While trying to create a new view controller in Swift I ran into a curious problem with initialization. The class was a relatively simple subclass of
UITableViewController containing a property
var values:[String] and an initializer
required init(values:[String]) that delegated to the
super.init(style:UITableViewStyle) initializer. So far, so good. I did find it odd that Swift required me to specify an
init(coder:) initializer. I also found a crash on missing
init(nib:bundle:) that Swift did not warn me about during compilation. Hmmmm.
During testing I discovered that by the time
viewDidLoad was called, the
values property was
nil, despite the property being declared non-optional and being set in the designated initializer. In the debugger I could clearly see the initializer parameter had a value. I could also clearly see the property getting that value. I suspected all sorts of memory corruption or strange ARC issues, but nothing I did mattered: the property that was oh so confidently holding a value came up empty once initialization was complete. Why this happens is a detour into strange tales of initialization in Swift so hold on to your hats, it's going to be a bumpy ride.
Swift appears to treat initialization quite differently than Objective-C, even though under the hood it is actually quite similar. They both use two-phase initialization, but Objective-C simply hides the first phase from you.
Phase 1: setting up all stored properties with appropriate default values.
The class must provide values for all of its required properties before calling the superclass initializer. Objective-C can get away with just providing zero values for value types and
nil values for any references because all references are optional. In Swift, that would make optionals essentially useless because a non-optional could in fact be
nil at any time (Swift's value types are also fancier than C structs and intrinsics so can't be initialized with zero'd memory). Swift has no choice but to enforce this rule by providing you access to Phase 1 of initialization.
It might seem like a strange requirement but it has to do with subclassing. As part of initialization the superclass might very well call overridden methods or properties in the subclass, which themselves are highly likely to access properties declared in their own class. Especially non-optional properties that reasonable developers would expect to have values rather than asserting with a fatal error at runtime.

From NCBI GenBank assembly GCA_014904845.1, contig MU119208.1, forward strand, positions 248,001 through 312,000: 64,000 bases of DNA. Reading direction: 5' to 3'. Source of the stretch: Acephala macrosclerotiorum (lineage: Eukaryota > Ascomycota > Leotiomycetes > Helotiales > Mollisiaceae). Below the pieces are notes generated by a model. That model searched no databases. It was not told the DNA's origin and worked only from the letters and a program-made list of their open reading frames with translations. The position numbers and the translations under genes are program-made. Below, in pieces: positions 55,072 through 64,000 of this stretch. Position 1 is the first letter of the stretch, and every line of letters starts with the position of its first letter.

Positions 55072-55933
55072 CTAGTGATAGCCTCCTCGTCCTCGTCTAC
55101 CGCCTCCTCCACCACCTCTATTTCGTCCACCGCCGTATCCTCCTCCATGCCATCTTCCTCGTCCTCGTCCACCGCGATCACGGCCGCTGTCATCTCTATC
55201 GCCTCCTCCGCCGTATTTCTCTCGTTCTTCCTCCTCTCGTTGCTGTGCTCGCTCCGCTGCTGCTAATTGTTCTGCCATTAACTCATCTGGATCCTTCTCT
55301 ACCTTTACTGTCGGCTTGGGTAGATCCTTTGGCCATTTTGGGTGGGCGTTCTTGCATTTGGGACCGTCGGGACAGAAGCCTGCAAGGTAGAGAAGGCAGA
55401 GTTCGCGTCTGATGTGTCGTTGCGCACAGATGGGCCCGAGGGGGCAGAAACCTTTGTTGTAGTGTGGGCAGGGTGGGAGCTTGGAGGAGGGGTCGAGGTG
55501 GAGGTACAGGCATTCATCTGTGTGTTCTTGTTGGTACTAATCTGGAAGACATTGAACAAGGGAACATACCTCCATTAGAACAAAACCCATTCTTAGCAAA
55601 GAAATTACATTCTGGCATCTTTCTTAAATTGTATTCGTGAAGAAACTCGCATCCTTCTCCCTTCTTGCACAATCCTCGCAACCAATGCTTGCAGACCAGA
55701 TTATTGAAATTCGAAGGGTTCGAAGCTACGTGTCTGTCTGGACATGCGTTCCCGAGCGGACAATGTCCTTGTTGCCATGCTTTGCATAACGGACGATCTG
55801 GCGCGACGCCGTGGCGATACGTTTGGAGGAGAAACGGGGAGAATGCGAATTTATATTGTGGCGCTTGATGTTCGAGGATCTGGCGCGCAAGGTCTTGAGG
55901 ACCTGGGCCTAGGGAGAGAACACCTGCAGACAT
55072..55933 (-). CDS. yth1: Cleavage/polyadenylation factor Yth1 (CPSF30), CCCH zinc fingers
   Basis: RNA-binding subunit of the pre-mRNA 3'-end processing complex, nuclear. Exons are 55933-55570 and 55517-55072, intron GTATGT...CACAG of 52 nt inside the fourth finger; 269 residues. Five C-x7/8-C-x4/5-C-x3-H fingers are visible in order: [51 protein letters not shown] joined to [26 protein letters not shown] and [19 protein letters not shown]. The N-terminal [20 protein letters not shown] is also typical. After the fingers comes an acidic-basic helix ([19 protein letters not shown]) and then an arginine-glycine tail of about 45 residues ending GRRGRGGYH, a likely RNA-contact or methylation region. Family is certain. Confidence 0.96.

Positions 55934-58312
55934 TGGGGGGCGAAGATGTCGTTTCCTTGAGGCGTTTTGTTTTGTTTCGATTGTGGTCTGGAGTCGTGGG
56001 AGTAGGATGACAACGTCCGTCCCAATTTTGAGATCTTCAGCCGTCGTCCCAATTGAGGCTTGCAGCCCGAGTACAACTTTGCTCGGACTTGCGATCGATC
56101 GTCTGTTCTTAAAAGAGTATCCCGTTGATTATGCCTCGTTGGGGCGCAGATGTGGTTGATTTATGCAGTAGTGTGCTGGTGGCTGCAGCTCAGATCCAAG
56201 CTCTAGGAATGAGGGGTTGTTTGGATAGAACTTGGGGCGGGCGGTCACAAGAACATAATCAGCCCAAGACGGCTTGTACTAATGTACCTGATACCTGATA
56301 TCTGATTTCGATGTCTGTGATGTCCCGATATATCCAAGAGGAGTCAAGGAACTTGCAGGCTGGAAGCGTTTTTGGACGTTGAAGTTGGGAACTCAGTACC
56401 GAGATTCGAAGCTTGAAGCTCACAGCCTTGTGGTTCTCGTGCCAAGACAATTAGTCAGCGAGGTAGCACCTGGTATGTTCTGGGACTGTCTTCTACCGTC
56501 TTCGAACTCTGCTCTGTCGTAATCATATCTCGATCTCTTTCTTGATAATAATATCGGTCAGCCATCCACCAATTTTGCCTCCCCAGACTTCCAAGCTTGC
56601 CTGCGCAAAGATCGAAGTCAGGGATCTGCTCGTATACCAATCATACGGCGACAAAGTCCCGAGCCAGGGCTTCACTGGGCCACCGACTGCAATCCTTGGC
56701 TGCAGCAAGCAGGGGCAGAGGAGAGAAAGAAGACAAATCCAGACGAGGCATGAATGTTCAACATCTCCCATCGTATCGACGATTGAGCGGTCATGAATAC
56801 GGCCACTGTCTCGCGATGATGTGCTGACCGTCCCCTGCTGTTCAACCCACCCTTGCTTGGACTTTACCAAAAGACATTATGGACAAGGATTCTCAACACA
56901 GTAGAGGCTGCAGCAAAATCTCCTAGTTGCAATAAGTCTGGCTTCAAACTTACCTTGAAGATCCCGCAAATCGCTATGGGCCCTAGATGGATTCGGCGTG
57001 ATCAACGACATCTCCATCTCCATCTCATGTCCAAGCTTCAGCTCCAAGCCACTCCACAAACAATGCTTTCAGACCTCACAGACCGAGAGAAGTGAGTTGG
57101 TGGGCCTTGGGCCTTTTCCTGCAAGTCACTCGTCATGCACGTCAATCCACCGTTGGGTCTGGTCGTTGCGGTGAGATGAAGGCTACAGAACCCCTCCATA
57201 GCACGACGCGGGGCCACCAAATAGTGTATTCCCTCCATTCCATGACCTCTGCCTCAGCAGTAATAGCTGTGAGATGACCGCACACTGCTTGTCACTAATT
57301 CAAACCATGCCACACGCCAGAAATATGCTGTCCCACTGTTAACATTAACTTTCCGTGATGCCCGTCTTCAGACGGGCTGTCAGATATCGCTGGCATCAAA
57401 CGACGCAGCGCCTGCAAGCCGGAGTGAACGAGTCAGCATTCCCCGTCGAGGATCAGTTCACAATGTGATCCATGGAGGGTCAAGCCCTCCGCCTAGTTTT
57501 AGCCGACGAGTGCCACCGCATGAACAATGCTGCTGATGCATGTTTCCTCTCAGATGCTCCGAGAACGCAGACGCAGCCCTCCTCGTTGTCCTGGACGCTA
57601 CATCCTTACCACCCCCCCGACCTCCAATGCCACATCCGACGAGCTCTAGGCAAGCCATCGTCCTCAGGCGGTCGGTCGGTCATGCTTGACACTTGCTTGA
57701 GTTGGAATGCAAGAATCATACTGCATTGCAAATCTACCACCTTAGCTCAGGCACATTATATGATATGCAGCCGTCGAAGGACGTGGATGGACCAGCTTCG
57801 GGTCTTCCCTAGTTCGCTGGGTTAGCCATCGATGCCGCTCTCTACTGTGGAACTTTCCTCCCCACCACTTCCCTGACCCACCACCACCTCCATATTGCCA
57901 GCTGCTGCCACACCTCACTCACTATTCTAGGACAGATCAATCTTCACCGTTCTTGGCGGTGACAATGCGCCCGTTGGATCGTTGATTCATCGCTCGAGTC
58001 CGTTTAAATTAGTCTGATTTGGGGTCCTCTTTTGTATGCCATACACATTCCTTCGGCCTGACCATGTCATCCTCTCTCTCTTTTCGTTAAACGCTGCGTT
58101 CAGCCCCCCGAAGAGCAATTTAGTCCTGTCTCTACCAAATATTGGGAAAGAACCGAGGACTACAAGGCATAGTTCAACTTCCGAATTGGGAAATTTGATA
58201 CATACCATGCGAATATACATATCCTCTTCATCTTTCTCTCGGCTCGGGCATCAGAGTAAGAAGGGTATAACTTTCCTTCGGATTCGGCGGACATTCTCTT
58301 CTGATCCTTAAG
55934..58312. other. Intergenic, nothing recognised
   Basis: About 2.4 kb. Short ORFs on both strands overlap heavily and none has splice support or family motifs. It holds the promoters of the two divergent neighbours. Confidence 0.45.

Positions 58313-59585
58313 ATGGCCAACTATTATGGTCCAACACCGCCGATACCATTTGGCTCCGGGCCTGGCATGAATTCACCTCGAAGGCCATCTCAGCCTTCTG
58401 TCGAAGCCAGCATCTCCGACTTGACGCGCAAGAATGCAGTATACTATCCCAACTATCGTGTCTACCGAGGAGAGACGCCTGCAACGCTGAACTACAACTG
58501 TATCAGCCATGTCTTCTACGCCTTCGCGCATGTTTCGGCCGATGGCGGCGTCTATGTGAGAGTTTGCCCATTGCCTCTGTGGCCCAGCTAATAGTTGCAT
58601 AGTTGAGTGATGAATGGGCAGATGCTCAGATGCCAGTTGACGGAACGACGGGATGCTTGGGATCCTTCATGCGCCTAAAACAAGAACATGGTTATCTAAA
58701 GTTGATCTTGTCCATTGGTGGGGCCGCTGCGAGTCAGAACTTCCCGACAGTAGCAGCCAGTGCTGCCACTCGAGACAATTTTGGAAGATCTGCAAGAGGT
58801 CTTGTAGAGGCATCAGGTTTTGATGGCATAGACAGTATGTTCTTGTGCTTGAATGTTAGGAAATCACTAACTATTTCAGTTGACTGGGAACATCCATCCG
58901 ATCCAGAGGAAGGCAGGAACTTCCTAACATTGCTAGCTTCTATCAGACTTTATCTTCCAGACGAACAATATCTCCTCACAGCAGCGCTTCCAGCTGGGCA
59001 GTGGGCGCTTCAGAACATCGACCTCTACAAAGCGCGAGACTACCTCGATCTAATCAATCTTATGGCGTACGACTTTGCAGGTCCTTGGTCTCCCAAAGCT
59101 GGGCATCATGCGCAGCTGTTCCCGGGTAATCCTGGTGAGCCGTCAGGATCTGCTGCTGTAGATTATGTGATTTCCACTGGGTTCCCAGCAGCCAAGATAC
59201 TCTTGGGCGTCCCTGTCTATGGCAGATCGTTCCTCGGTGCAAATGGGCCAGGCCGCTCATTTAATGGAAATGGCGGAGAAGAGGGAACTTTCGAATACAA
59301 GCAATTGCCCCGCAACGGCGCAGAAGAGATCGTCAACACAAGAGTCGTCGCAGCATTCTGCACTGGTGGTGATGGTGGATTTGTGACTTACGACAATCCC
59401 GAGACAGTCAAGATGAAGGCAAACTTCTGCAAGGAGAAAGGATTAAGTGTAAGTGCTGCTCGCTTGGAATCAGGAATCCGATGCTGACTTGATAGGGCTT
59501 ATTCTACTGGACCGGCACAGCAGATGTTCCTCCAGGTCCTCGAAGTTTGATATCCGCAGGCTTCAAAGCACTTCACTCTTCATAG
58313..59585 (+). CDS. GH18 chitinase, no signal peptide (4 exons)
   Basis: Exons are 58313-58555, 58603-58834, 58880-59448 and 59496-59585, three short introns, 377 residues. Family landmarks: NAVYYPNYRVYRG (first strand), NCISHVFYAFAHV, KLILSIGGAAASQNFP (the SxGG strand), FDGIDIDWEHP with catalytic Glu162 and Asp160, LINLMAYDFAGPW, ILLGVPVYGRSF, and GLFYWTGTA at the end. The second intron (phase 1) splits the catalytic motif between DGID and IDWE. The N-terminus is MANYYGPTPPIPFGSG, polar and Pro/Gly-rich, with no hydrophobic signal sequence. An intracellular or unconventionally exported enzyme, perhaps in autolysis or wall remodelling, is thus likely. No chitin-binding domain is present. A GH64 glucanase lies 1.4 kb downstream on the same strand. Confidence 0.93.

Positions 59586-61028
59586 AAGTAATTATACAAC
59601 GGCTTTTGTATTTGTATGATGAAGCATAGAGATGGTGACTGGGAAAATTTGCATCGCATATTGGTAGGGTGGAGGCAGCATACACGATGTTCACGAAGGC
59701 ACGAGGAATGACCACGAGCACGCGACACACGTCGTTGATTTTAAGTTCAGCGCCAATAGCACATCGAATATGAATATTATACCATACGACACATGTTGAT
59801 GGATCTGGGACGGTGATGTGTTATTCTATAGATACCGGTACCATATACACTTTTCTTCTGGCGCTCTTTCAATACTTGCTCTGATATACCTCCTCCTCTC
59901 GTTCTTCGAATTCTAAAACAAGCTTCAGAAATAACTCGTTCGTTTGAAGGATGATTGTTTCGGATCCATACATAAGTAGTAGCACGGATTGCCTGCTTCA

So in summary, Objective-C slaps some zeros* on it and calls it done. Swift has no choice but to offer you access to this initialization phase. And by offer I mean make you an offer you can't refuse.
* Greg Parker points out below that Phase 1 also "runs the zero-argument in-place constructor on ivars with fancy C++ types"
Phase 2: super super super super super
This phase is the familiar one we all know and love. Once Swift has walked the class chain setting all properties to appropriate default values, even including partially executing your initializers up until the point where they call
super, it then resumes executing initialization code starting from the most-derived superclass as it walks back up the chain.
It should become clear now that calling the correct parts of the correct initializers in the correct order is critical for Swift to setup a class, well ... correctly.
If you have a funny suspicious feeling in the back of your mind right now congrats: you're a seasoned Objective-C pro. A lot of classes in Objective-C don't follow the proper rules for initialization and/or have incorrectly marked headers. This includes plenty of Apple's own classes. (I don't envy those tasked with auditing all of Foundation, Cocoa, UIKit, etc.)
I lay my woes at the feet of UIKit
UIViewController is a liar. It does not indicate that
init is not its designated initializer. You'll notice that nowhere have I indicated I was attempting to call
init but all will become clear in a moment.
UITableViewController is a liar and a cheat.
initWithStyle does not behave like a proper designated initializer, even though it is marked as one. It merely calls
UIViewController's convenience initializer
It turns out that
init convenience initializer calls back out to the most-derived subclass'
initWithNib:bundle:. That finally explains why I was getting a crash on missing
init(nib:bundle:) in my Swift subclass. The broken designated vs convenience initializer calls are responsible for completely wiping out the property assigned in my Swift designated initializer. In fact all property values are wiped out whether optional or not.
In the grand scheme of things, this ultimately just led to a more brittle controller design: You just have to memorize what properties are required and immediately set them after constructing an instance.
Let this be a lesson and reminder to you: Get your Objective-C initialization house in order or be prepared to suffer in the land of Swift.
This blog represents my own personal opinion and is not endorsed by my employer.